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What is Allodynia & How is it Treated?|Causes, Symptoms, and Diagnosis of Allodynia

Allodynia is a rare symptom that can occur due to problems with the nerves. It is a feeling of pain from a stimulus that normally does not cause pain, such as touching the skin lightly or brushing hair.

A study done in 2014 stated that 15-50% of people with neuropathic pain experience allodynia.(1)

Allodynia is of three types:(2)

  • Thermal Allodynia: In this type of allodynia, pain occurs with a mild change of temperature on the skin. For example, falling of a few drops of cold water on the skin may bring pain.
  • Dynamic or Mechanical Allodynia: There may be pain if anything is moved on the skin. For example, moving across a bedsheet on the skin may cause pain.
  • Static or Tactile Allodynia: Slight pressure on the skin, such as a light tap may cause pain.

A person can have one or all types of allodynia.

Allodynia can affect any part of the body depending on the type of allodynia and its underlying cause.

What Causes Allodynia?

Allodynia is a type of pain that cause sensitization. Its exact cause is not known, but it is believed to occur due to the following reasons:

  • Sensitization can occur due to the nerves getting damaged or hypersensitive.(3) This can cause the nerve endings to release neurotransmitters leading to nerve inflammation. This can result in allodynia or hyperalgesia.
  • Allodynia can also occur if the nerve carries pain messages incorrectly due to the crossing over of the nerve fibers.(4) It can lead to increased responsiveness or malfunction in nociceptors, a type of nerve ending.
  • Damage to the nerve can occur due to a health condition or injury. It can also occur due to no apparent reason.

There are also a few medical conditions that may increase the risk of allodynia in a person, these include:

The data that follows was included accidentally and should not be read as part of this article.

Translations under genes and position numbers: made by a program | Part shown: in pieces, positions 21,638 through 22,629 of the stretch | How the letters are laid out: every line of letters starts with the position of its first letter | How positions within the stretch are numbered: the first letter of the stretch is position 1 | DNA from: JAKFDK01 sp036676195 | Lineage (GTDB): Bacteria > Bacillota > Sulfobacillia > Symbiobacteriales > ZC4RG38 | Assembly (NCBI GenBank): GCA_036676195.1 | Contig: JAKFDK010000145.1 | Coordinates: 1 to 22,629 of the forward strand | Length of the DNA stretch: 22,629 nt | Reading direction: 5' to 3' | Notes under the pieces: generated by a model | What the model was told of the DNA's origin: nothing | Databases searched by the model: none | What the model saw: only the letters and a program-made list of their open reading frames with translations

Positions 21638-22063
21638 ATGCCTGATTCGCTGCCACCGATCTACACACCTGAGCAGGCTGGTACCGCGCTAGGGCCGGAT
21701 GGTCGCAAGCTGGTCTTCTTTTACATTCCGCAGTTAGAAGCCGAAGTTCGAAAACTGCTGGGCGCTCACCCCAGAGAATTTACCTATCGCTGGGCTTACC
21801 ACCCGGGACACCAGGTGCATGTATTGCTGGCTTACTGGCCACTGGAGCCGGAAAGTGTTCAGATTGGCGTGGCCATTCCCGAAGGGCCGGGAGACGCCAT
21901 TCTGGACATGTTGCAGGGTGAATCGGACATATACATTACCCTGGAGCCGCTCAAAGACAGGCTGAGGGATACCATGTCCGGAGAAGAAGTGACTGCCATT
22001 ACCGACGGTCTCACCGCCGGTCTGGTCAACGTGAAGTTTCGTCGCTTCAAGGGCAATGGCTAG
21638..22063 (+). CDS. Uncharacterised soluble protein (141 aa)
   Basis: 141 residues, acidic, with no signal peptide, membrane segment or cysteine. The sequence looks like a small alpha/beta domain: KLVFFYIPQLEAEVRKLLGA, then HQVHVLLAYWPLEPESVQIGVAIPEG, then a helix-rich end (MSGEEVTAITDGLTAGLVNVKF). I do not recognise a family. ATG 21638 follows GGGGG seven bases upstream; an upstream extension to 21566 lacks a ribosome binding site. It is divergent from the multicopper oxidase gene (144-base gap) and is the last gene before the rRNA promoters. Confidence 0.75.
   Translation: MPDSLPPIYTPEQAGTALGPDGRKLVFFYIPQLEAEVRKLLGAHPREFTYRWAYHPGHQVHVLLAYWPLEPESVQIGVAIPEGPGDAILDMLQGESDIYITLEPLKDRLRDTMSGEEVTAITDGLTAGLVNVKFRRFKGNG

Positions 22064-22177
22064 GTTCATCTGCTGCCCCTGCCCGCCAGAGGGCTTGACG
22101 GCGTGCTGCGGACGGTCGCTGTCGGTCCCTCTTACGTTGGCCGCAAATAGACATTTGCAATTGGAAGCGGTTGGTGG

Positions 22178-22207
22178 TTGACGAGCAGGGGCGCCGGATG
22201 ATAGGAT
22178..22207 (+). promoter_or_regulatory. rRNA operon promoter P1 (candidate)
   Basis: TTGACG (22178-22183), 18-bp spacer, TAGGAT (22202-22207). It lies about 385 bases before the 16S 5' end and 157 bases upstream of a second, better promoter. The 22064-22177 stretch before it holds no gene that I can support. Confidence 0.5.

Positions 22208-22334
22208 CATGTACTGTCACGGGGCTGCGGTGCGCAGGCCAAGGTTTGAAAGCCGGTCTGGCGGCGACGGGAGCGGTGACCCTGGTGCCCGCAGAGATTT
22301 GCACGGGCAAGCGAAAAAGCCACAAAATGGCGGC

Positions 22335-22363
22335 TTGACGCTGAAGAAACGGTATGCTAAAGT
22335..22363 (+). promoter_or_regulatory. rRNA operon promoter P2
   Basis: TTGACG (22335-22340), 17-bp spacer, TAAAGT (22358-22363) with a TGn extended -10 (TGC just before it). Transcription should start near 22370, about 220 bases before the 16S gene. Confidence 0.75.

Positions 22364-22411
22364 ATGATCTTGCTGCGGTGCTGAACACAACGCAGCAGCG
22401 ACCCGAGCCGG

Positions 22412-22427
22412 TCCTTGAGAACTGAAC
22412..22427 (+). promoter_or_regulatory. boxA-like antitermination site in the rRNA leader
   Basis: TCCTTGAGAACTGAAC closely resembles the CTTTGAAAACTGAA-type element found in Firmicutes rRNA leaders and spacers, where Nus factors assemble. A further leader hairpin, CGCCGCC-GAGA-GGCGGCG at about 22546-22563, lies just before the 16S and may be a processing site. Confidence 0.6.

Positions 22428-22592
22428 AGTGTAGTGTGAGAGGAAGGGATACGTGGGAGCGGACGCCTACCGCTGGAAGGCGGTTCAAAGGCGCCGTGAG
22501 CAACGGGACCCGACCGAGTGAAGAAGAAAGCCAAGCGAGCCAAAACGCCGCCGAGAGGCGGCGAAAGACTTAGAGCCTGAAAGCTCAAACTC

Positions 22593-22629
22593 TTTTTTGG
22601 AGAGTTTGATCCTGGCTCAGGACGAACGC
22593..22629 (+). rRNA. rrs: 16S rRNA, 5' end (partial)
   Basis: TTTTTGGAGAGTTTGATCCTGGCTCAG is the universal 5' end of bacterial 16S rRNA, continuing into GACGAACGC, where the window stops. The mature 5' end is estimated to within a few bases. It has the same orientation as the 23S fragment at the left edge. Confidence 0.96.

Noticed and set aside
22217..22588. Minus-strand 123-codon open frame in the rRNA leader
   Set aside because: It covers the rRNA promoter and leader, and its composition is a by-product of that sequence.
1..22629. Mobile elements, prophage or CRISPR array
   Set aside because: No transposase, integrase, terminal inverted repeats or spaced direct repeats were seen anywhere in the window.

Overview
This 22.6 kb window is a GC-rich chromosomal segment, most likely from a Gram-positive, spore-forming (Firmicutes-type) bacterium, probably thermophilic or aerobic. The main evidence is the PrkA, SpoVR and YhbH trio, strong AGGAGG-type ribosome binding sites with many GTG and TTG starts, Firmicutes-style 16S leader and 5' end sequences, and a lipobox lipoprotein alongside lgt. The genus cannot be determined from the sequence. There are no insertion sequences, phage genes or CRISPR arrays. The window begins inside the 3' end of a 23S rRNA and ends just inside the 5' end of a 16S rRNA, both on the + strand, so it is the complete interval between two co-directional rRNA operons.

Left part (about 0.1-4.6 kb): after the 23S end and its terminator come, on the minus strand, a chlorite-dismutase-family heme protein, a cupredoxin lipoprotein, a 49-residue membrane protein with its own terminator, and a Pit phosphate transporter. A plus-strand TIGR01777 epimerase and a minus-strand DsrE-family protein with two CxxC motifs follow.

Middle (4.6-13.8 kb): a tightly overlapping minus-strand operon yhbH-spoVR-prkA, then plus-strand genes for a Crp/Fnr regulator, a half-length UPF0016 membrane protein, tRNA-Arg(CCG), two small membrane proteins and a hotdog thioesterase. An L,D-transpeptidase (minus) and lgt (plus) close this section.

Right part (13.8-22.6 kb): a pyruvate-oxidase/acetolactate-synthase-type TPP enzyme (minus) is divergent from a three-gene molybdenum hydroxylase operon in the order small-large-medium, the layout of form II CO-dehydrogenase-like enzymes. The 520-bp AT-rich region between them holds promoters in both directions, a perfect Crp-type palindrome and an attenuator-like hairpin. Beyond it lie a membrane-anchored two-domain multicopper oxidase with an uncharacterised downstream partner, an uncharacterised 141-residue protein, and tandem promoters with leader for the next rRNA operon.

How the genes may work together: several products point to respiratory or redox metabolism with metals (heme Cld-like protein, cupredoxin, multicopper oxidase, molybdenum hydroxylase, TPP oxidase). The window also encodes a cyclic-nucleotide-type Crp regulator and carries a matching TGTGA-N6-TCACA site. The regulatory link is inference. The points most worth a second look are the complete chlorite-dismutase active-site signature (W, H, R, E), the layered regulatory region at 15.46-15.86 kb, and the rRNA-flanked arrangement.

• Migraine: It is observed that 65% of people with migraine experience the symptoms of allodynia during the time of an attack and 20% among them may have cutaneous allodynia.(4)
  • Postherpetic Neuralgia: It is a complication of shingles, which causes damage to the nerve fibers. A study states that most people with postherpetic neuralgia experienced symptoms of tactile allodynia.(5)
  • Diabetic Neuropathy: Diabetes can lead to damage to the nerves and increase the risk of nerve pain. The nerve growth factor is essential for the nervous system and some experts suggested that diabetes lowers its levels. A rodent study linked lower levels of nerve growth factors with hyperalgesia or allodynia.(6)
  • Chemotherapy: Chemotherapy can lead to nerve damage and can cause allodynia. A study done on mice indicated that chemotherapy could induce mechanical allodynia.(7) Research also suggested that mechanical or thermal allodynia occurs in people experiencing chemotherapy-induced peripheral neuropathy.(8)

Symptoms of Allodynia

Pain from a stimulus that normally does not cause pain is the main symptom of allodynia.

Some people may find hot and cold temperatures painful, some may have pain from gentle pressure on the skin. The pain might be a response to a brushing sensation or movement along the skin or hair.

Depending on the cause of allodynia there may be other symptoms as well.

If allodynia occurs due to fibromyalgia, a person may experience:

If migraine is the cause of allodynia, there may be:

Diagnosis of Allodynia

A doctor takes the medical history of the patient, performs a physical exam, and reviews the symptoms.

The doctor enquires about the duration, intensity, time, and frequency of symptoms. He enquires if the patient has taken any medication or if there is anything that relieves pain.

In the physical examination the doctor may check by delivering light touch to the area, testing the reflexes, touching the skin with a cold device, or looking for skin changes.

Also, tests may be performed to rule out any other conditions.

Treatment of Allodynia

Natural Remedies

Lifestyle changes do not treat allodynia but can help people with it, lead an easy life. The lifestyle changes include:

  • Light exercises
  • Taking a well-balanced diet
  • Quitting smoking as it is observed that smokers are more at risk of experiencing chronic pain(9)
  • Getting enough sleep
  • A person can also identify triggers and try and avoid them.

Some complementary approaches such as cupping and acupuncture can be helpful in getting relief from the symptoms

Medical Treatment

Medically too allodynia has no cure but there are certain treatments that can reduce pain. These include anticonvulsants, anti-depressants, topical pain medications, and other topical treatments.

Physical therapy, counseling, nerve blocks, and nerve stimulators may also be recommended. Surgery can be an option if any specific nerve is responsible for causing allodynia.

Allodynia is not a life-threatening condition but can make life challenging. It may also lead to anxiety or other mental health condition. Its outlook depends on the severity of symptoms and the underlying condition.

Team PainAssist
Team PainAssist
Written, Edited or Reviewed By: Team PainAssist, Pain Assist Inc. This article does not provide medical advice. See disclaimer
Last Modified On:October 7, 2022

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